Earlier this year I posted two blogs on cyber bullying (HOW TO HELP YOUR KIDS and WHAT PARENTS NEED TO KNOW). Now I want to take another look at cyber bullying in light of some recently announced Facebook changes and a new study I discovered on the impact of cyber bullying that I believe every parent should know about.
First a word about Facebook
As a parent, I understand how challenging it can be to keep up with all your kids schedules let alone all the new changes that Facebook is making to their polices. That’s why I want to share this information with you. To help your children safely navigate the big wide world of Facebook, you need to be aware of these important Facebook policy and privacy changes.
According to The New York Times, Facebook says it is just making it easier to “tag” friends in photos, but the company is also deliberately deleting information about specific privacy controls. These changes could make it harder to keep private information from going public, a very real concern for parents like us who want to help keep their kids out of the line of cyber bullies.
That’s why it’s critical for parents to be involved in their children’s online behavior. You need access to all of your child’s passwords. Let him or her know that you will only use them in case of emergency. Also, discuss thinking carefully who they “friend” and how to “un-friend” someone they don’t trust, as well as how to disable options they don’t need or use.
Sure, some kids will gripe about the lack of privacy. But, social media is public, and anything they post (especially “sexting”) can go viral in a second…leaving them wide open to cyber bullying. (Plus, there are also serious dangers of sexual predators and identity theft to consider.)
New study confirms our concerns
Research that has just been released substantiates that parental concern is warranted…and that we need to step up and take action.
The results of a study of 4,200 middle and high school student attitudes to cyber bullying and online safety was recent published in the International Journal of Social Media and Interactive Learning Environments. The researchers found that parental involvement in monitoring Internet activity is low among this group, with only about a third of middle school and 17% of high school students reporting that their parents monitor them online. That leaves two-thirds of middle schoolers and 83% of high schoolers totally unmonitored. That’s only the beginning. The researchers also found that students had little or no knowledge of Internet safety.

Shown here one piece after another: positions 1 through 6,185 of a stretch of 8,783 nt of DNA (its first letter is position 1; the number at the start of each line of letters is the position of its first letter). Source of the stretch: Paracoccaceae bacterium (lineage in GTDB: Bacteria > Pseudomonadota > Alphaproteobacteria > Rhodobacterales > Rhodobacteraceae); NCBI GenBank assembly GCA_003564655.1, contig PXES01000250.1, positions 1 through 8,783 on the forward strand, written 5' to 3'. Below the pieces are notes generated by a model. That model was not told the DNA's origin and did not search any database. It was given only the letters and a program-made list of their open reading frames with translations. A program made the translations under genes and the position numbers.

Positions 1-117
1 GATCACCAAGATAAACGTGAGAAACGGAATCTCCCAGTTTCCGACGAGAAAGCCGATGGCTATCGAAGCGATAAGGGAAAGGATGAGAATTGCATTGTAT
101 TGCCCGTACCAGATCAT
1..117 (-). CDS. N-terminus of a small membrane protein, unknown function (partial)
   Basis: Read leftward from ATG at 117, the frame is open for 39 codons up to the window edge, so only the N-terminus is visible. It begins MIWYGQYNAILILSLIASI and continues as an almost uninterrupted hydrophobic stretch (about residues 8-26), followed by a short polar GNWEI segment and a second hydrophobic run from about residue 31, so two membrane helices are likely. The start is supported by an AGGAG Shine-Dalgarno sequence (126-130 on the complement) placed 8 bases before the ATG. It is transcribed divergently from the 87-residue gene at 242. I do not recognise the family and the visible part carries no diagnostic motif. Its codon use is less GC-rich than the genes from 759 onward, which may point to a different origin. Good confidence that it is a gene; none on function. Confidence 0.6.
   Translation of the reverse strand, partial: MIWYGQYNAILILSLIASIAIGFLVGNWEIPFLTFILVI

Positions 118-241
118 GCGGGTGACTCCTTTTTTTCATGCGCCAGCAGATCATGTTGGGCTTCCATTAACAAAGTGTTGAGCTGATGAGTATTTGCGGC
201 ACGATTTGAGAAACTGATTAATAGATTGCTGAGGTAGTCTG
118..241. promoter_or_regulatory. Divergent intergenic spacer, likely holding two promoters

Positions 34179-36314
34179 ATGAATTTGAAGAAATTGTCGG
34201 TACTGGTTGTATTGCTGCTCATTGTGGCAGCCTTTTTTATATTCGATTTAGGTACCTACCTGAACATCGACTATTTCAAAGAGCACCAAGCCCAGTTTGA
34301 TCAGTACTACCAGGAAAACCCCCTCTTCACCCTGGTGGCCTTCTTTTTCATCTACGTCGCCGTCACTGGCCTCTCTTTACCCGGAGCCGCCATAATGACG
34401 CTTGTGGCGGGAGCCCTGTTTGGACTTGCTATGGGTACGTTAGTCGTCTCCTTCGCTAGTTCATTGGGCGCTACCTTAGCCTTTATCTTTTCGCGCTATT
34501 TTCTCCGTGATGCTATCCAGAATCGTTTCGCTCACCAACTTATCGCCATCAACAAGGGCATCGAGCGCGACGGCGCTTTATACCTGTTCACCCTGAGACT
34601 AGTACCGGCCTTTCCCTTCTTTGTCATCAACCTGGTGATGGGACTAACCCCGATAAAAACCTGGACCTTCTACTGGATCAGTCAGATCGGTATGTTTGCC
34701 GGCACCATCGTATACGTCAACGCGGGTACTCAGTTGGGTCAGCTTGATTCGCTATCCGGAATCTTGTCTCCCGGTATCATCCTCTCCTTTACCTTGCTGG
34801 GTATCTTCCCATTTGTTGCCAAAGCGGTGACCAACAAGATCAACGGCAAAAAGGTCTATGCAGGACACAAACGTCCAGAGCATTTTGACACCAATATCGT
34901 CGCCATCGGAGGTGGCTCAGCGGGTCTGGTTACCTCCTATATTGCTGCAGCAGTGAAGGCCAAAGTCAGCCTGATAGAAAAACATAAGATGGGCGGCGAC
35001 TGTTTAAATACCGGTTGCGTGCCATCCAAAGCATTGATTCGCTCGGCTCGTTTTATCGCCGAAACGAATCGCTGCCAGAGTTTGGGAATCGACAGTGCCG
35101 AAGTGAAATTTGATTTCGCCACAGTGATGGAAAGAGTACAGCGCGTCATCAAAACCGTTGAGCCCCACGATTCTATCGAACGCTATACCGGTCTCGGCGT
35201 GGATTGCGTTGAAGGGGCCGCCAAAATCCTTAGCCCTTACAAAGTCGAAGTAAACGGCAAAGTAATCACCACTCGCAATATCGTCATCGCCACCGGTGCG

What’s a parent to do?
Of course, you can limit the time your children spend on technology, including smart phones, laptops, and tablets. Get them to play outside, read a book, go for a walk with you, participate in a sport, or even try a good old fashioned board game.
Remind your children to regularly change passwords and not to give out any personal information and data over the Internet (like entire names, cell phone numbers, home addresses, passwords, etc.). The Better Business Bureau reports that everyone needs to keep limit the information they post on social profiles, which is a good reason to review that information with your children and check out their privacy settings (especially on Facebook).
Most importantly, parents need to be aware of the signs that a child has experienced cyber bullying (or is doing the bullying).
I want to remind parents of the indications of cyber bullying. They include (but are not limited to):
- Not wanting to go to school (or feigning illness to stay home)
- Acting stressed out
- Having bad dreams
- An unexpected stop in computer use
- Appearing nervous when a text message appears
- Becoming abnormally withdrawn from usual friends and family members
Cyber bullying presents new challenges where the bully can be anonymous and the bullying can happen anytime, 24 hours a day 365 days a year. Our children and teens need to be reaching out to parents when cyber bullying happens so they don’t feel so alone.
If you’re looking for ways to discover if your child is being cyber bullied or bullied and how you can help, please sign up for my free gift to you located here on my website. You’ll receive a chapter of my new book, “Is Your Child Really Fine? How to know and How to help.” I will share how I discovered my children were being bullied when they were telling me they were “fine.”